Dementia guide

Managing legal affairs for someone with dementia

Symptoms of dementia will become worse over time. That's why it's important to get an early diagnosis and start making plans for the future as soon as possible.

These plans should include ensuring your wishes are upheld should you not be able to make decisions for yourself – also called lacking or impaired capacity.

Power of attorney for people with dementia

There may be a time in the future when your symptoms mean you are no longer able to give consent. You may wish to give a relative you trust the power to make decisions about you if you are unable to. This is known as power of attorney.

There are three different types of power of attorney:

  • Lasting Power of Attorney (LPA) for matters relating to property and financial affairs
  • LPA for matters relating to the person's welfare (including their health)
  • Enduring Power of Attorney (EPA). EPAs made before October 1 2007 are still valid and can only be registered if the person is losing, or has lost, their mental capacity, and must be registered by the attorney

The LPA has to be made in a fixed legal way and is not legally recognised until it is registered with the Office of the Public Guardian.

The person making a power of attorney for property and affairs can register the LPA while they are able to make decisions for themselves.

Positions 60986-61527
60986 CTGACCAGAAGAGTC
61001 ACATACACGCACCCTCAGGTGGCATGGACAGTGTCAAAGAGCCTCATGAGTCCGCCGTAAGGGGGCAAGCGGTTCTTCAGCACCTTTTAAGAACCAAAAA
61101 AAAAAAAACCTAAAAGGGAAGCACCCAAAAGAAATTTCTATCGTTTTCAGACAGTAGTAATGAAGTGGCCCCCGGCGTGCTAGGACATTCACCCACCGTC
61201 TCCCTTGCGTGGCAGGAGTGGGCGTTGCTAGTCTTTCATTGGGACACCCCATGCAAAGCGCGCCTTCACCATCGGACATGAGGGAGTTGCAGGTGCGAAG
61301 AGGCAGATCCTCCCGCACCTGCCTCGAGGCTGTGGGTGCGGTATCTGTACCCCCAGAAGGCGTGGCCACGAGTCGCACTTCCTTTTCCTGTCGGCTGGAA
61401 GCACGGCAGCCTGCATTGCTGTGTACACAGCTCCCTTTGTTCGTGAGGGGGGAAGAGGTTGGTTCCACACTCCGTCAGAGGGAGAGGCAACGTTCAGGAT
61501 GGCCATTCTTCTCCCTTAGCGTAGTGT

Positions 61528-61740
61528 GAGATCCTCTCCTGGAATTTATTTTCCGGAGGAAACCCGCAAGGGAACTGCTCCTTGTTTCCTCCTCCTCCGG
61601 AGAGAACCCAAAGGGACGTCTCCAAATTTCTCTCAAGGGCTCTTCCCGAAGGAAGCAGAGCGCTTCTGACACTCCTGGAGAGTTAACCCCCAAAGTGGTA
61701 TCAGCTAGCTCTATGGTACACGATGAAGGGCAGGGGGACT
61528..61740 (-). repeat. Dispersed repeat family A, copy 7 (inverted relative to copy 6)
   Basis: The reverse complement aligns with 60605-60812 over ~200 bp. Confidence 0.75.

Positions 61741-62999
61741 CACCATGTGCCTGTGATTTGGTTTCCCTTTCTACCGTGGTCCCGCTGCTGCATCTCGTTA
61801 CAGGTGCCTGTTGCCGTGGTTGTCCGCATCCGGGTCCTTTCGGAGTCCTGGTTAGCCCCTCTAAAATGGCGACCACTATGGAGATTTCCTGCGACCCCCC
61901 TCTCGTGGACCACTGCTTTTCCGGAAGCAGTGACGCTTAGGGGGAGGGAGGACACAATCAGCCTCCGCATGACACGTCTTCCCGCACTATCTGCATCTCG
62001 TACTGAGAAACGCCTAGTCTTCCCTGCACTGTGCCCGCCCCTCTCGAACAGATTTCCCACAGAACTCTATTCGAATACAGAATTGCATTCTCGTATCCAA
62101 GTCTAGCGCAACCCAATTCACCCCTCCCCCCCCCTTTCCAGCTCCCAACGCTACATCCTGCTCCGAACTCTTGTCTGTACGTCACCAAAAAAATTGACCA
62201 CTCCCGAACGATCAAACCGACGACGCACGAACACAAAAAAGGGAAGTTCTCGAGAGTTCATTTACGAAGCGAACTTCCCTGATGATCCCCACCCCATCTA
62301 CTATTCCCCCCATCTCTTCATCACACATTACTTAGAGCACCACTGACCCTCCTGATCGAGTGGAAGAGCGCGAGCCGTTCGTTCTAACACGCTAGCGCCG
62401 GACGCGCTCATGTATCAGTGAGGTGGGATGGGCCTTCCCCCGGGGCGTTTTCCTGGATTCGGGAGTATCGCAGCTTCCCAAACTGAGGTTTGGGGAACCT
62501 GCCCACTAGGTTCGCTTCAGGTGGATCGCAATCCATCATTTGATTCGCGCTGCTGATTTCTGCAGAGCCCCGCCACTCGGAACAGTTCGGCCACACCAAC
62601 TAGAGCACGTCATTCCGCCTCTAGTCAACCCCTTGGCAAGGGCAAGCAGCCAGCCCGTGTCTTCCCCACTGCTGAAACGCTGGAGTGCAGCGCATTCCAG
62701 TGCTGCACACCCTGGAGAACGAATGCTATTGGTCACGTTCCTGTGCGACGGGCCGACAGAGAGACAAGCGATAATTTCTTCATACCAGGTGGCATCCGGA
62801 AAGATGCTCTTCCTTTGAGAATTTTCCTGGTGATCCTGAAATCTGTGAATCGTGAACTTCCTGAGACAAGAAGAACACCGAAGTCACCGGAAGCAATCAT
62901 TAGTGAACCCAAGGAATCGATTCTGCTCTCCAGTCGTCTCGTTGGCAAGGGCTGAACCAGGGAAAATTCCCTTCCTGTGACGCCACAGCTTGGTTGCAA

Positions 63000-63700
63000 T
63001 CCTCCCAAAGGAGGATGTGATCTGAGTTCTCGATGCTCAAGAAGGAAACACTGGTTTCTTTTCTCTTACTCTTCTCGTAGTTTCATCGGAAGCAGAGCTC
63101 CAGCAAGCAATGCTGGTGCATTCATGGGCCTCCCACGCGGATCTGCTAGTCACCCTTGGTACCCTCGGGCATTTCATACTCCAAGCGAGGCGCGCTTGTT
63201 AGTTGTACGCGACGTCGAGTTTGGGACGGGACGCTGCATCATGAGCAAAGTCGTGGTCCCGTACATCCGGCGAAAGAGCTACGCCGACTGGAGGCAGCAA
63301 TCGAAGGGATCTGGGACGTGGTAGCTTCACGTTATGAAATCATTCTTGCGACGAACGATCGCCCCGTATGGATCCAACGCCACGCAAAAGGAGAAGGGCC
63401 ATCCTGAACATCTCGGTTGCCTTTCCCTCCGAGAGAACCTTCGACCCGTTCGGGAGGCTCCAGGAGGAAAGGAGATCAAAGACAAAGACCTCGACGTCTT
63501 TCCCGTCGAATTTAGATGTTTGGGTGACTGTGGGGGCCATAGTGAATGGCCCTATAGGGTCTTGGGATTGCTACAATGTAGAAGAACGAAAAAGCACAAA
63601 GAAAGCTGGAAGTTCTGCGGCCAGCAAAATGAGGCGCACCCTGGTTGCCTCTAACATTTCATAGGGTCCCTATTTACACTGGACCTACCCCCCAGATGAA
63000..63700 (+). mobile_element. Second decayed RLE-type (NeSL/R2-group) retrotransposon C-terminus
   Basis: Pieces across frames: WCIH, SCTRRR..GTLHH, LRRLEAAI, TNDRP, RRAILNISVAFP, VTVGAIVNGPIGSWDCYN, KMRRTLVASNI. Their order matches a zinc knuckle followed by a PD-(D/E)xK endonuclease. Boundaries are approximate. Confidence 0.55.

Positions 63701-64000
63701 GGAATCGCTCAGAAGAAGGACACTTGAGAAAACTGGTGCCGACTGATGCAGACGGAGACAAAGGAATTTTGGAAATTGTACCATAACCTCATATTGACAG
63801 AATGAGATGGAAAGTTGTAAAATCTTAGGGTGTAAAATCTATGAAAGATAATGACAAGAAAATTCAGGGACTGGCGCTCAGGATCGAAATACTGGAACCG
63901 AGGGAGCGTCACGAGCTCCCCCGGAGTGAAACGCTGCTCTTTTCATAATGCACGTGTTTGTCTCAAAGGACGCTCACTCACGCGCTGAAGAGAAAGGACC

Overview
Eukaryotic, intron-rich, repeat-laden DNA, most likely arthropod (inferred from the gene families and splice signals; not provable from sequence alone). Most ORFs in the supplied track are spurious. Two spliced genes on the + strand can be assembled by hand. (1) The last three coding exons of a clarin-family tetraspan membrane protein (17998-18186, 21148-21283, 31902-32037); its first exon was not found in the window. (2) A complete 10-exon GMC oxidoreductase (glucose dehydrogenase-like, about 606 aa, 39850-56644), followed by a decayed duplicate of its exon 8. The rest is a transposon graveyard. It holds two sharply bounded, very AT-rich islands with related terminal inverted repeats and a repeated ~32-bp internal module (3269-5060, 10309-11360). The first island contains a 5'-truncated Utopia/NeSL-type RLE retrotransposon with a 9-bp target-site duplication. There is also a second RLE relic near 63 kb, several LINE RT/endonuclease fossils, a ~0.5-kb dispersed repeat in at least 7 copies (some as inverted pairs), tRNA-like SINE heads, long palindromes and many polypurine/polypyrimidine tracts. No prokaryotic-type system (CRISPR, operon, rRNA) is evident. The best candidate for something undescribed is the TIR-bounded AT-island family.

A personal welfare LPA may only be registered when a person has lost capacity. Separate powers of attorney can be made for either LPA, or both LPAs can be appointed to the same attorney.

Read more about dementia and your money.

Advance care planning in dementia

After you're first diagnosed with dementia, you might want to consider drawing up an advance decision.

An advance care plan makes your treatment preferences known now in case you are unable to do this in the future.

Subjects covered by an advance decision can include:

  • what treatment you would consider having, and in what circumstances
  • what types of treatment you would never wish to have, no matter the circumstances
  • what type of end of life care you would wish to have – for example, whether you would want to be resuscitated by artificial means, such as having a breathing tube inserted into your neck if you have lung failure
  • whether you would be willing to donate organs after your death

You cannot request anything illegal in your advance decision, such as assisted suicide. Your care team will be able to provide you with more information and advice about advance decisions.


A will lets you decide what happens to your assets (your money, property and possessions) after your death. It's the best way of ensuring your wishes are carried out the way you want when you die.

If you die without making a will, the government will decide what happens to your assets. You can write your will yourself, but it's a good idea to get legal advice. It will need to be formally witnessed and signed to make it legally valid.

GOV.UK recommends that when writing your will, it should include:

  • who you want to benefit from your will
  • who should look after any children aged under 18
  • who is going to sort out your estate and carry out your wishes after your death (your executor)
  • what happens if the people you want to benefit die before you

You should keep your will safe and tell your executor where it is. 

For more information, read GOV.UK advice on writing your will or go to Citizens Advice. You may also want to check out the Money Advice Service information on making and changing a will and planning your estate.

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Page last reviewed: 22/06/2015
Next review due: 22/06/2018